Joy and meaning.

Joy and meaning…


I was recently sharing in one of Brian Draper’s helpful email series’.  This one mentioned Dr. Alastair McAlpine’s profound observations gained from working with seriously ill children: What terminally ill children taught this doctor about how to live”. “…the so-called small things were the ones that turned out to have enormous significance at the end.”

Obviously, it’s not the same, but sharing our house with two children, and working in a school, the simplicity of a refreshing childlike perspective is often pricelessly gifted to us. Yes, it might be difficult, it is difficult, to see past our cares, our worries, and the pressures and expectations our culture advertises. Also, the childlike growing teen is learning to fit in with our culture and testing our constructs – the growing-child’s behaviours are often challenging. What we are talking about here is an essential childlike spirit… Perhaps.

But it’s not just children that can realise a more honest way. What simple truths might we discover, as Brian says “if we as grown-ups, can subtract the ephemera of adulthood, to enter life more fully…” ?  Alastair McAlpine writes “The kids were not hung up on “stuff” … the happiest, most meaningful moments were simple ones that … embraced the importance of human connection”.

As adults, we engineer the question ‘What brings you joy and meaning?’, something children perhaps don’t ask but just do, be and are. They naturally(?) do, be, are, and embrace their joy and meaning in just being alive. Perhaps again, it’s that simple process of pause, stop, yield, relax, breathe

Riding to work recently, I slowed my bike to let two children and their father, also cycling their bikes, pass on the track in front of me. Unwarranted, they both individually proclaimed with joy and meaning “Thank you!”, “Thank you!”… The simple honest natural(?) action really made my day, I couldn’t help but smile – in fact further down the track I smiled and audibly laughed – happy daze!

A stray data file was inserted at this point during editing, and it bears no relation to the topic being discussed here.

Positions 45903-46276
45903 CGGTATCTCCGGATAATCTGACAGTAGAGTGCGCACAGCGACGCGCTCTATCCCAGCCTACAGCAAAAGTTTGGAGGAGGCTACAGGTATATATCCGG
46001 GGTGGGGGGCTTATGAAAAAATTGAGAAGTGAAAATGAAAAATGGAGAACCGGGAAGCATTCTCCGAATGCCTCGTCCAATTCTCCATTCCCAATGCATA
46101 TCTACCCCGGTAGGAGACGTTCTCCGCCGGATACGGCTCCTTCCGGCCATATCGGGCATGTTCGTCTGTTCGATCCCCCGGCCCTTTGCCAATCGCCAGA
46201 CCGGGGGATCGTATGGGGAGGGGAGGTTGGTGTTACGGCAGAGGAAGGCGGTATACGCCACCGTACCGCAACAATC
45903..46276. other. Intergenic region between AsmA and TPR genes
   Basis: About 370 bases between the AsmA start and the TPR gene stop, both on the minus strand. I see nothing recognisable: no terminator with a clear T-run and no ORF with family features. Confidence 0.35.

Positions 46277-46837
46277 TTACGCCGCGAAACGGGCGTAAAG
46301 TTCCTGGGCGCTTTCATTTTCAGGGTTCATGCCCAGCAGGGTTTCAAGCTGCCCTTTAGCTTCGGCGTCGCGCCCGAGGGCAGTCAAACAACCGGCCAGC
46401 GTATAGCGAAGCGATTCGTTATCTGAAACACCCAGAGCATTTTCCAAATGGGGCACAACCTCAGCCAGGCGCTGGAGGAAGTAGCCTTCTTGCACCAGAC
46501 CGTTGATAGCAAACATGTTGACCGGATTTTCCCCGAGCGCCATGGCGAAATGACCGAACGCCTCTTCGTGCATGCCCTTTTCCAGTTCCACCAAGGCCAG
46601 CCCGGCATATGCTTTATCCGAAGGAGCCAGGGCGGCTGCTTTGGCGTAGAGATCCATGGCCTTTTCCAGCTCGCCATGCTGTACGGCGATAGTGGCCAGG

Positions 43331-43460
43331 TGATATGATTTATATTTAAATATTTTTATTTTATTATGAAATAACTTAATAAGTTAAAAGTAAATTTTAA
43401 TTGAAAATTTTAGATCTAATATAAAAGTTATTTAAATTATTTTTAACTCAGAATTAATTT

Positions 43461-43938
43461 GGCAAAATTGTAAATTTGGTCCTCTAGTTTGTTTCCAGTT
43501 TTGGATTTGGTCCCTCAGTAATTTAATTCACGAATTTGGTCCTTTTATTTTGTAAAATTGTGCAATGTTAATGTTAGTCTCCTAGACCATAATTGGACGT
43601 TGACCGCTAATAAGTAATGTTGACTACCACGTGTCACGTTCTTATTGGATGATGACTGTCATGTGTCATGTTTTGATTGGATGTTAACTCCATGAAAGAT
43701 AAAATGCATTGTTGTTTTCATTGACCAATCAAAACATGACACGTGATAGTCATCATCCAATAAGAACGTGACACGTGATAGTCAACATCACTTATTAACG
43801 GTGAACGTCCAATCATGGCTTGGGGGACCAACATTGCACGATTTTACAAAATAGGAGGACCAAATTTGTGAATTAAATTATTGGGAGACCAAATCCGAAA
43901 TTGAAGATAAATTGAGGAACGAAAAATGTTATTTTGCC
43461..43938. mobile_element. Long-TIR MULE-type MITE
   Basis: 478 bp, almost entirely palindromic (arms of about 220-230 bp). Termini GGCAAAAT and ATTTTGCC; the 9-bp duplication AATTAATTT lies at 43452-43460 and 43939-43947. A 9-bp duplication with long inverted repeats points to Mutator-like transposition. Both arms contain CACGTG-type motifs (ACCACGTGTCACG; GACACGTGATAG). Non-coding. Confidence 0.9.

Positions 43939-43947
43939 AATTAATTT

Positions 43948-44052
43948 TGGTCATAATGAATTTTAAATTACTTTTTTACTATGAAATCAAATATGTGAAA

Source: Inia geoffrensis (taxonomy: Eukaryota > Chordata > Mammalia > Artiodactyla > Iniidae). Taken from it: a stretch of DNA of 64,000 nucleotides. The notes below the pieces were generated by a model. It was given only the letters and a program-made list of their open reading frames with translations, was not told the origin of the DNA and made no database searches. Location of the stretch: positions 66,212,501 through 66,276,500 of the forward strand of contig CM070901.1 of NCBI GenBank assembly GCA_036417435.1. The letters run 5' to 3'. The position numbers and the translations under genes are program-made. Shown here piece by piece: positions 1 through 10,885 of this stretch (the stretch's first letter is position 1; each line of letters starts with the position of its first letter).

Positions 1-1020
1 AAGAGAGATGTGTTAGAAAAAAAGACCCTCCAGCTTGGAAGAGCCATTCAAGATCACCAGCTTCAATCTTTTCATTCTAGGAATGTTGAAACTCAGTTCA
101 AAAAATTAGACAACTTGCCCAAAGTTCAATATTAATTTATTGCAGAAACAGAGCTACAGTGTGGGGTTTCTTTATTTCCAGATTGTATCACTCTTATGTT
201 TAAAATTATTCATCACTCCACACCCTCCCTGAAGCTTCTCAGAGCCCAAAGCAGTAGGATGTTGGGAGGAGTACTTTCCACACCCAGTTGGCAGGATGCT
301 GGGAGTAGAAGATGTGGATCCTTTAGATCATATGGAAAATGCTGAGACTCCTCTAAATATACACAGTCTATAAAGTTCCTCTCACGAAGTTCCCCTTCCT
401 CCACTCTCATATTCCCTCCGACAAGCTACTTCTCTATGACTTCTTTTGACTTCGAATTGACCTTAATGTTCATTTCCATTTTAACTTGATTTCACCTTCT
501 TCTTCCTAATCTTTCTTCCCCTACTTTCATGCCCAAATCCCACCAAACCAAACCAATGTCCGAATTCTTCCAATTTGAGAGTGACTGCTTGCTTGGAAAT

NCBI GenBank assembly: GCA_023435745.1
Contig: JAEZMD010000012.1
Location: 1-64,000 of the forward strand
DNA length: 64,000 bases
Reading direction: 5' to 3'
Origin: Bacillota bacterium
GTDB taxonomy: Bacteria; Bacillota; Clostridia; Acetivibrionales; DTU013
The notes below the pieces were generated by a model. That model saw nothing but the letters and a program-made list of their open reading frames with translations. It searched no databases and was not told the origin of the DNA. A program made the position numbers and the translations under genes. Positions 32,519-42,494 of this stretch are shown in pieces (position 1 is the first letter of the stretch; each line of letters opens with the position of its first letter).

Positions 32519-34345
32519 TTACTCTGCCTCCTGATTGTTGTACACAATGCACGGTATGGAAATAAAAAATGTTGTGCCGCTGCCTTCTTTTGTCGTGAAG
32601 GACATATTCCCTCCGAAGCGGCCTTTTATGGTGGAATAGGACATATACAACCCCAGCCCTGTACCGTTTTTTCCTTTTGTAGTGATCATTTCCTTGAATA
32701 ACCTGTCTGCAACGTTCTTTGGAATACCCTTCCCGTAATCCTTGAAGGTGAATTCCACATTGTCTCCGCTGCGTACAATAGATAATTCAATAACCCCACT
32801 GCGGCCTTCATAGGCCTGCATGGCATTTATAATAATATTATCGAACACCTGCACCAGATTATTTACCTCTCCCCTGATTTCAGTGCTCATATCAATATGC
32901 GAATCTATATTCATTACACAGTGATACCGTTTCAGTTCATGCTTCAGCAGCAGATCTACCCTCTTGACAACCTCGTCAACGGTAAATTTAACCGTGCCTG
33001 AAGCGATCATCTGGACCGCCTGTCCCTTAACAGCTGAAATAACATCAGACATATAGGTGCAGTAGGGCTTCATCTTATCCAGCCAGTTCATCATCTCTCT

The lack of interaction, as well as the intolerant and often ignore-ant interaction, we so often experience as adults, is bathed away by the joy and meaning that a simpler attitude (or lack of ‘attitude’) can bring.

Last month I shared Edward De Bono’s thoughts “A Child … enjoys the use of his mind just as he enjoys the use of his body as he slides down a helter-skelter or bounces on a trampoline”

Often (and especially on my commute) the happiest, most meaningful moments are: the simple ones that … embrace the importance of human connection.

I am reminded of a moment a few years back: the Morning Puja.
“The day was still grey and the bin lorry ahead was trailing musty decay but the bin men smiled and life or something inexplicable filled the air.

Pause, stop, yield, relax, breathe… give thanks … with someone.



Daily Bread…


Give us this day our daily bread, and forgive us… ?

Today was a normal Saturday.
Thankful to Em who did a 4 hour stint teaching swimming.
We had dancing first thing, or at least thought we did (Doesn’t start till next week).
So we did a small Tesco shop and a library visit to stock up on books for the next 3 weeks.
Soup and salad for munch. Nice.